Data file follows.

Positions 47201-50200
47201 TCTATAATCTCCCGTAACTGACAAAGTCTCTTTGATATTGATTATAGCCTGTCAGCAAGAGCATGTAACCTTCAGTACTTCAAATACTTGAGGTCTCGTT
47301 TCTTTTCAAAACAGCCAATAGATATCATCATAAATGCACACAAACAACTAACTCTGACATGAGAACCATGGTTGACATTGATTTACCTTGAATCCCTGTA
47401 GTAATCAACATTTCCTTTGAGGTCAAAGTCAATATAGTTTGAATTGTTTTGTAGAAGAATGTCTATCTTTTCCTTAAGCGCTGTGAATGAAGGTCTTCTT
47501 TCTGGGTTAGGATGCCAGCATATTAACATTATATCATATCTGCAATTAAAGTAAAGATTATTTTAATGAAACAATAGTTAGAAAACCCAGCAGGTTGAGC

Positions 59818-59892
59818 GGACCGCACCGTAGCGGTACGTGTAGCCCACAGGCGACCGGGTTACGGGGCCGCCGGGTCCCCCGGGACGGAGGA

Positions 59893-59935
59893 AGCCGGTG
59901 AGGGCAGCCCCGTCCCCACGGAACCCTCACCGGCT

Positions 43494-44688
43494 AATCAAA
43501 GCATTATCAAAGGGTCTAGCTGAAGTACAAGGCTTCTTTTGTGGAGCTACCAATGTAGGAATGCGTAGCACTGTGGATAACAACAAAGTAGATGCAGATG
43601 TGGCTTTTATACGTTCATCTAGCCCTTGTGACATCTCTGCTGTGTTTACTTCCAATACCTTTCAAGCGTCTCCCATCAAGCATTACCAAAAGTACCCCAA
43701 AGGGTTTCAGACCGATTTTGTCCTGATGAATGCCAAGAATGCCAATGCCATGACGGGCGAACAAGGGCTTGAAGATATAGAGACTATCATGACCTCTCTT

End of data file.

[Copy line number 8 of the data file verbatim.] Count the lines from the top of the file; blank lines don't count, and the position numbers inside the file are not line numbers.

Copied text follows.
Positions 59893-59935